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BBC Science correspondent Sue Nelson explains why the breakthrough is important
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Thursday, 23 July, 1998, 05:09 GMT 06:09 UK
Cloned mice follow Dolly
50 genetically identical mice
Cloned: 50 genetically identical mice
First there was Dolly the cloned sheep. Now there is Cumulina the cloned mouse and 50 others. Our science editor Dr David Whitehouse reports.

It is the most important step in genetic engineering since the 1996 birth of Dolly, the first mammal cloned from an adult.

An international team of scientists have produced 50 cloned mice using a similar technique to the one that produced Dolly.

To do it they took so-called cumulus cells that normally surround the ovaries of female mice and extracted the genetic material from them.

This was then transplanted into another mouse cell from which the original genetic material had been removed.

The cell was then transplanted into a pregnant female mouse.

The first cloned mouse, named Cumulina, was born on 3 October 1997. But its birth was kept secret.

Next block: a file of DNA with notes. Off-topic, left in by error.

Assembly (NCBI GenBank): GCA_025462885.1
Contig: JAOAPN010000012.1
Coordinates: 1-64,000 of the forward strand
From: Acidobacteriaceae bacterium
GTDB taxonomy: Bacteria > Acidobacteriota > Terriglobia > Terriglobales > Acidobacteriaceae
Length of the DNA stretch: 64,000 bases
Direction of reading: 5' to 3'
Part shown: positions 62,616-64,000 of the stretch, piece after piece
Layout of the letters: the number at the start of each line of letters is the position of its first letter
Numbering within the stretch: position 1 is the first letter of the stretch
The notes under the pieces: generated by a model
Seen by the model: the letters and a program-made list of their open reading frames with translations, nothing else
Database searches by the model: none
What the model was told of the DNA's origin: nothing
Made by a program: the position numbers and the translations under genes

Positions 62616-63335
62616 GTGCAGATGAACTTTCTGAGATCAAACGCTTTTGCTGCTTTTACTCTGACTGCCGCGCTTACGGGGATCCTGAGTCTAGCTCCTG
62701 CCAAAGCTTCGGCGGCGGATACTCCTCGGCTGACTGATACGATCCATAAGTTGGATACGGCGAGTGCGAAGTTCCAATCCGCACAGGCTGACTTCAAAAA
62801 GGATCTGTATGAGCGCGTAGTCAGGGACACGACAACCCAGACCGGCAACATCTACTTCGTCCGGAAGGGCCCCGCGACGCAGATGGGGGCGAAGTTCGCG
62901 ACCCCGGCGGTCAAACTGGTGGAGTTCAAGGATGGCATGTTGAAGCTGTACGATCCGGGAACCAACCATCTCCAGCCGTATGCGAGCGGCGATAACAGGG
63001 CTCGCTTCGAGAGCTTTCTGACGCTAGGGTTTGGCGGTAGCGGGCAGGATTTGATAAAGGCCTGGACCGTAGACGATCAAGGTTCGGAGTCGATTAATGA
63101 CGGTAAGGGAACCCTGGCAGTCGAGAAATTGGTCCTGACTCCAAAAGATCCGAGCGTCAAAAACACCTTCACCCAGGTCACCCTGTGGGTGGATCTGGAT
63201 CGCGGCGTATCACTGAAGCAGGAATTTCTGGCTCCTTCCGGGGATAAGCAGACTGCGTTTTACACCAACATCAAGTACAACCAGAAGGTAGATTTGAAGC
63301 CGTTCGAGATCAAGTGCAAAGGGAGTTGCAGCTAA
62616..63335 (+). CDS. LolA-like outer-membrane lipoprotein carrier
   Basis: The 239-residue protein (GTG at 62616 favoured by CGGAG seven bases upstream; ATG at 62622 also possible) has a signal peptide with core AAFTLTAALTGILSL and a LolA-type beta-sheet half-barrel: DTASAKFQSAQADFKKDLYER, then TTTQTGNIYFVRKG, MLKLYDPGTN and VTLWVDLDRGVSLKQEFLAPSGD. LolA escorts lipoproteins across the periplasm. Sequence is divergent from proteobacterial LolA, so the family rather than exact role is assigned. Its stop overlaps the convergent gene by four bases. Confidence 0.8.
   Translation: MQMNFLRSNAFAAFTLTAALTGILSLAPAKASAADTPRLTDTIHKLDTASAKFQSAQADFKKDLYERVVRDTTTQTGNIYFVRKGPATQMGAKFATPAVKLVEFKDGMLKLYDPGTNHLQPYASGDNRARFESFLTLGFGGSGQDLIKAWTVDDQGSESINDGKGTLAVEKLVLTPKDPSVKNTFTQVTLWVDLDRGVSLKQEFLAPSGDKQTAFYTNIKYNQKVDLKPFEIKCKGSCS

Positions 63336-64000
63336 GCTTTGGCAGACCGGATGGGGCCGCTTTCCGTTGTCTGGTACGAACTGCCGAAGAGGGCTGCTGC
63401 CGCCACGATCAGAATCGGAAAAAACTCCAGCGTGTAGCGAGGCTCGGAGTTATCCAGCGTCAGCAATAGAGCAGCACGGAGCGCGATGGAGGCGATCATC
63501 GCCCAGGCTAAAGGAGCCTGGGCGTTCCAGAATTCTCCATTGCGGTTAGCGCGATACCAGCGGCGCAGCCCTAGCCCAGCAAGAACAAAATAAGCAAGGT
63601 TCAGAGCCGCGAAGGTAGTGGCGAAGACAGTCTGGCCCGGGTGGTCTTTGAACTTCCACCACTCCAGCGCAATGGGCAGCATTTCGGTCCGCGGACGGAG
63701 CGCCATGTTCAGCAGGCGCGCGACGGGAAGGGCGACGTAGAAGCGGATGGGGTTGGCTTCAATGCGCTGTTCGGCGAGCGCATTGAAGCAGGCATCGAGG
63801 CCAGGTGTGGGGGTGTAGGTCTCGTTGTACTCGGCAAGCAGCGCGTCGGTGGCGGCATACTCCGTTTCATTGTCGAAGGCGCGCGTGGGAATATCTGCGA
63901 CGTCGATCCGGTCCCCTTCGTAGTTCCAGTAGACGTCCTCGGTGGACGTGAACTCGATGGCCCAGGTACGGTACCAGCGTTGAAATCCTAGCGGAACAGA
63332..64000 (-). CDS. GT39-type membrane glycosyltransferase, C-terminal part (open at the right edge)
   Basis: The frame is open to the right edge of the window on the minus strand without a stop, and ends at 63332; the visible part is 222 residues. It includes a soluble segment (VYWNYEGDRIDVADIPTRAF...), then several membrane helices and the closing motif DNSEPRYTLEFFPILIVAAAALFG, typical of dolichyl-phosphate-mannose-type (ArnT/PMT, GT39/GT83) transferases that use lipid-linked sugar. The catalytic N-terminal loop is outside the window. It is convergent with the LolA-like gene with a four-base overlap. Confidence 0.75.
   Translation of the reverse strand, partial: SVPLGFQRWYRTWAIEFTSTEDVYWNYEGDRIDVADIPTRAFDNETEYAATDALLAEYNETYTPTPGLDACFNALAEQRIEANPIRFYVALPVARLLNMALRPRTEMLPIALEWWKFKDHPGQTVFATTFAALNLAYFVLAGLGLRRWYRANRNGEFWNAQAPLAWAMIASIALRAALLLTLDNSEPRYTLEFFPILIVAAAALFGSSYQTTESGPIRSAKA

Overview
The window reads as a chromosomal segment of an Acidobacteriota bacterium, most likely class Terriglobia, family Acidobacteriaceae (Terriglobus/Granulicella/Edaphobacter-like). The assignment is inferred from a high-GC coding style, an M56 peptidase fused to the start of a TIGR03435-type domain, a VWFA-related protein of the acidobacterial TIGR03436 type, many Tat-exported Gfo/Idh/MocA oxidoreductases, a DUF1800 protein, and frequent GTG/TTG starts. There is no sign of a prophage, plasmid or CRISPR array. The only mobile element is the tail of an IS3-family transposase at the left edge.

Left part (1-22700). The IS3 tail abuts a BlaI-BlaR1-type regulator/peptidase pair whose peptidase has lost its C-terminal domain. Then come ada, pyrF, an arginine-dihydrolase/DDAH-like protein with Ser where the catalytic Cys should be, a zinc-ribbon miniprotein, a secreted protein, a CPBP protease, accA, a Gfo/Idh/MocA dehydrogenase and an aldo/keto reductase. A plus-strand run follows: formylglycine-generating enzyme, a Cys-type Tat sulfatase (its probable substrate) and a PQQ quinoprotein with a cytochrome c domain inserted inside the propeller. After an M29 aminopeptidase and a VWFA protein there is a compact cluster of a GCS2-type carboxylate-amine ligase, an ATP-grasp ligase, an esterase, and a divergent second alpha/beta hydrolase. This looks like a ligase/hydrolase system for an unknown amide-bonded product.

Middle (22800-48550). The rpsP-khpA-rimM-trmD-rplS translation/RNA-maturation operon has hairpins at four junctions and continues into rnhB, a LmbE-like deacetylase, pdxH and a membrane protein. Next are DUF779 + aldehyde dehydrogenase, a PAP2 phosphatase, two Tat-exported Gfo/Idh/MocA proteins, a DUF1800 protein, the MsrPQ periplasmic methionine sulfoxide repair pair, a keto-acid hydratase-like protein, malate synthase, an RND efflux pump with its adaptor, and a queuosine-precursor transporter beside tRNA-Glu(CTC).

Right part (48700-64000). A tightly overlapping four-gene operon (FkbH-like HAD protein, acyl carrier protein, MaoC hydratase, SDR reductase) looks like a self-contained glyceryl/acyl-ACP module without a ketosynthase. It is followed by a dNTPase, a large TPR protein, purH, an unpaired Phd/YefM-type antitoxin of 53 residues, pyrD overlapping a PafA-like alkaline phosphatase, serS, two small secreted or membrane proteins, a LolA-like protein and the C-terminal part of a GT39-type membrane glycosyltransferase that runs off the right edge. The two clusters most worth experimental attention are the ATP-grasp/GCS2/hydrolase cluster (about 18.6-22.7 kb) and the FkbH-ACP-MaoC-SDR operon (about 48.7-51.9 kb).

Scientists have made three generations of clones and now have 50 mice that are all genetically identical.


Three generations of clones have been produced
Three generations of clones have been produced
The technique is a little more straightforward than the one that produced Dolly. It might be easier to apply to cattle, pigs and other animals.

Only 2% of the cloned embryos developed into healthy mice. Scientists regard this as a relatively high success rate for such a new technique.

Ian Wilmut of the Roslin Institute where Dolly was born said: "These are exciting results. They suggest that it will be possible to produce adult clones from a range of different cell types and species."

Davor Solten of the Max Plank Institute in Germany said: "Its importance cannot be overemphasised."

Cloning research could have many medical and scientific applications including producing pigs that have been genetically engineered to have human-compatable hearts.

Genetically modified cows with human compatible blood could also be mass produced. It could also be used to preserve lines of livestock as well as saving endangered species.

This research could also restart the debate about the possibility of cloning humans.

It demonstrates that technically a human could be cloned even though it would be illegal in most countries.

Few reputable scientists would consider performing such an experiment at this time.

The new research is described in the scientific journal Nature.

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See also:

21 Jul 98 | Asia-Pacific
Giant pandas follow Dolly
06 Jul 98 | Sci/Tech
Cloned calves at the double
06 Jul 98 | Sci/Tech
Cloning - the new way
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